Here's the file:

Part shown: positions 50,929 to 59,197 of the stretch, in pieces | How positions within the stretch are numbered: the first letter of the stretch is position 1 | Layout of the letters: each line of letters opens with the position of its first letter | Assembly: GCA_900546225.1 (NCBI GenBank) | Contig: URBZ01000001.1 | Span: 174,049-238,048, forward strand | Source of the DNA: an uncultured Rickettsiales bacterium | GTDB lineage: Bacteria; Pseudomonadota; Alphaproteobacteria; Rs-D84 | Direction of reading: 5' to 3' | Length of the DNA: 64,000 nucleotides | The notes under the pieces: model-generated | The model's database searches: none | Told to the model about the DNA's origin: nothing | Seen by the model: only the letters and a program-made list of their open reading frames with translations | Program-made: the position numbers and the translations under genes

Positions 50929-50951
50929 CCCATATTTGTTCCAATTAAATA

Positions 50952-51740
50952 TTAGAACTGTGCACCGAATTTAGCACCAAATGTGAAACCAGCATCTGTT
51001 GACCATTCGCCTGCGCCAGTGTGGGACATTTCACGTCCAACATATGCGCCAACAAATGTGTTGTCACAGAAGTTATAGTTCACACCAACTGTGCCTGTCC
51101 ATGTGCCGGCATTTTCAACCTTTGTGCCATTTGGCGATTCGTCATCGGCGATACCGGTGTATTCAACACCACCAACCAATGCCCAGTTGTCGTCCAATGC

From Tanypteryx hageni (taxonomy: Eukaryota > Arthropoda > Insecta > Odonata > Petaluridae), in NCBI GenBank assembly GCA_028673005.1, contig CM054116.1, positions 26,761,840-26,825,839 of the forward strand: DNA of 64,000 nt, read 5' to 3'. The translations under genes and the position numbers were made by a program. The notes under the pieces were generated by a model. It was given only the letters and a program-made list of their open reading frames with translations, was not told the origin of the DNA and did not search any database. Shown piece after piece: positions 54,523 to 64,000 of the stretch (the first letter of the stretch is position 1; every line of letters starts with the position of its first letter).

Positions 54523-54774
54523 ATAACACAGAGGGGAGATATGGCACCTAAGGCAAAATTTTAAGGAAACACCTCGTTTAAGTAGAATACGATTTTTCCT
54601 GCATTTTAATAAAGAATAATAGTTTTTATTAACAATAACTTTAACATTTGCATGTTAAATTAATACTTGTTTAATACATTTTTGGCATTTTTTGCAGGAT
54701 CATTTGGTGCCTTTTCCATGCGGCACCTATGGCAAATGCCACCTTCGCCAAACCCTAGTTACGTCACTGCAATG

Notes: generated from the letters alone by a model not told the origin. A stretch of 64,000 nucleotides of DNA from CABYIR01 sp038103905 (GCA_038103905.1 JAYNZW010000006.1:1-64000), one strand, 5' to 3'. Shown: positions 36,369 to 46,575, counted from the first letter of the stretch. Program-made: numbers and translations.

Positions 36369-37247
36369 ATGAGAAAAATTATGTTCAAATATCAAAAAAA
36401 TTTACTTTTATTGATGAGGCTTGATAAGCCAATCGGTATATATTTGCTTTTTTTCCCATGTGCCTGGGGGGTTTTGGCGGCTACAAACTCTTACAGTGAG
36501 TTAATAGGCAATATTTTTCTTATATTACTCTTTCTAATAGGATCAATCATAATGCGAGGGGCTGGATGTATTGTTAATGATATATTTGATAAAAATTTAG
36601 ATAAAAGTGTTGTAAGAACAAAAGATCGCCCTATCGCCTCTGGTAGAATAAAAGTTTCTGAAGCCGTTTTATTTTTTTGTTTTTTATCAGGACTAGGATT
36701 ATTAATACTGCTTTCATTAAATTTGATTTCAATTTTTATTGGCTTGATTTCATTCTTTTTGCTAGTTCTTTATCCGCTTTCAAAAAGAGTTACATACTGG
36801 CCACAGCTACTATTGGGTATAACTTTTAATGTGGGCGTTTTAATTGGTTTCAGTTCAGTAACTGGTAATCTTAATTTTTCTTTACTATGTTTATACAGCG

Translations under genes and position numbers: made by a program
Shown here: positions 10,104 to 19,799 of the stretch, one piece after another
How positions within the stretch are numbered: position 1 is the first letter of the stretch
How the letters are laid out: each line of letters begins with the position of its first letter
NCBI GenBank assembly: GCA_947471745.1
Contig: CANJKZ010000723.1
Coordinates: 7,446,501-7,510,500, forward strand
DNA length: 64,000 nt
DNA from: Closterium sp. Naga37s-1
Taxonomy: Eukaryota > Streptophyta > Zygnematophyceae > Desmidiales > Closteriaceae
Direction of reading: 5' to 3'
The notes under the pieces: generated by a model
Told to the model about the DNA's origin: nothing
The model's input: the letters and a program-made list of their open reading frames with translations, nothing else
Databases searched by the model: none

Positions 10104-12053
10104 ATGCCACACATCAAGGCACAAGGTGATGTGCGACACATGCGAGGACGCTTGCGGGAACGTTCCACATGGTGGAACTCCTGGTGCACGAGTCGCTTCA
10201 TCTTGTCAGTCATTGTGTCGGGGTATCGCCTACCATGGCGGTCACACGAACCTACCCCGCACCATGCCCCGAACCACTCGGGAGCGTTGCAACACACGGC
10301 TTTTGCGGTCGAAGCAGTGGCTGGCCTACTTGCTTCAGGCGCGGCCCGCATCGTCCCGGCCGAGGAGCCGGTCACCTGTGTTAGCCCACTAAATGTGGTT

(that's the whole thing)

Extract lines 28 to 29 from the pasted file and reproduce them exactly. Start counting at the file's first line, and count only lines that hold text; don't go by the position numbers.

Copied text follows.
DNA length: 64,000 nt
DNA from: Closterium sp. Naga37s-1